Cathy Donnelly recounts a multi-year initiative from The Children's Museum of Indianapolis to study what families do in museums and how they interact with each other and with exhibits during their visit. They came up with three ways to create family-friendly experiences: selecting objects, designing interactives, and writing labels.
Fun for the Whole Family: New Directions at Children's Museums
A Family Learning Roundtable Presentation
by Cathy Donnelly
June 14, 2005
In 2001, The Children's Museum of Indianapolis launched a Family Learning Initiative with Lynn Dierking and her colleagues at the Institute for Learning Innovation. The initiative was a multi-year effort focusing on research, evaluation, and professional development. This initiative had an impact on how we design and develop exhibits in three ways:
- From the research, we learned why families come to our museum.
- We also learned what families do and how they interact during their visit.
- Using what we learned, we began to design family-friendly exhibits that engage our audience.
Families usually come to our museum with a social agenda. They want to explore and to do things together. This impacts our exhibits because families do not want to read long text panels or sit by themselves at computer interactives.
Families interact in fairly predictable ways at our museum. A typical 90 minute visit would include the following:
- Orientation (3-10 minutes)
- Intense exhibition viewing (25-30 minutes)
- Exhibition Cruising (25-30 minutes)
- Leave taking (5-10 minutes)
When we looked at the “intense exhibition viewing” part of the cycle, we realized that we have a relatively short time to get across our main messages or to set the stage for family meaning-making.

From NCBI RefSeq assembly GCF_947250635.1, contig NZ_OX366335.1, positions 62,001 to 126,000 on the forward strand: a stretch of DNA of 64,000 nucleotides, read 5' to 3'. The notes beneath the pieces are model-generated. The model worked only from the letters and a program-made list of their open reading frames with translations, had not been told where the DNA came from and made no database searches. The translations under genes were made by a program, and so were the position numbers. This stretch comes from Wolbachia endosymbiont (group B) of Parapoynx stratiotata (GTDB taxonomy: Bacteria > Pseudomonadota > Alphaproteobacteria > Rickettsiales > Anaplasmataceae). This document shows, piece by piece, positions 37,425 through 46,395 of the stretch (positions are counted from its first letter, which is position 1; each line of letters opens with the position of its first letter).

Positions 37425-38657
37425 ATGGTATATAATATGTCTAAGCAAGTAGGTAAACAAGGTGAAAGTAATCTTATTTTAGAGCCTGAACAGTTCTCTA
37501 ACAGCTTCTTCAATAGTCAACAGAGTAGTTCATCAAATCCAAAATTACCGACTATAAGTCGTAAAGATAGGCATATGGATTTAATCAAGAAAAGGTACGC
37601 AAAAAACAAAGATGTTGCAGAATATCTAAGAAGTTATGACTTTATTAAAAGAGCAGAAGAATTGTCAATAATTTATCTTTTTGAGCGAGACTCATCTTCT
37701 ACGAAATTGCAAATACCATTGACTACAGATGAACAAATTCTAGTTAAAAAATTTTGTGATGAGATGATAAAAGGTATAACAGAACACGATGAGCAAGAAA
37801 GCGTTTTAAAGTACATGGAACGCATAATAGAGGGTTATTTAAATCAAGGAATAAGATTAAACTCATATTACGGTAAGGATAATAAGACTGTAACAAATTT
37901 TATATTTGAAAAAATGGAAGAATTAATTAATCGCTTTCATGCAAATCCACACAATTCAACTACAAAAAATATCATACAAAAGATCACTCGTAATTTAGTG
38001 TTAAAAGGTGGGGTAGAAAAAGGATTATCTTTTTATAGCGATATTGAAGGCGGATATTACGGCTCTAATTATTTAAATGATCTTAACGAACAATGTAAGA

In 2001, we began a three-year project to design a new dinosaur gallery. Based on the research, we looked at three ways we could create family-friendly experiences:
- Selecting Objects— We choose objects from focus groups and from curator's programs where families examined and discussed a variety of objects.
- Designing Interactives— We developed an educational matrix using PISEC criteria and others that we added. This tool helped keep us focused on designing interactives that appealed to a variety of learning preferences and ages.
- Writing Labels— We wrote family-friendly labels that:
- Anticipated questions families might ask
- Encouraged family discussion
- Helped families make a personal connections
- Were short and simple
Testing was an important part of the exhibit development process. We tested both interactives and labels if and how families were engaged.
Suggestions for history museums from a colleague in the children's museum field:
- Find out why your family visitors come to your museum and what they do during their visit.
- Think about ways you might select objects that appeal to families.
- Design interactives using family-friendly criteria.
- Write labels to spark family discussion and engagement.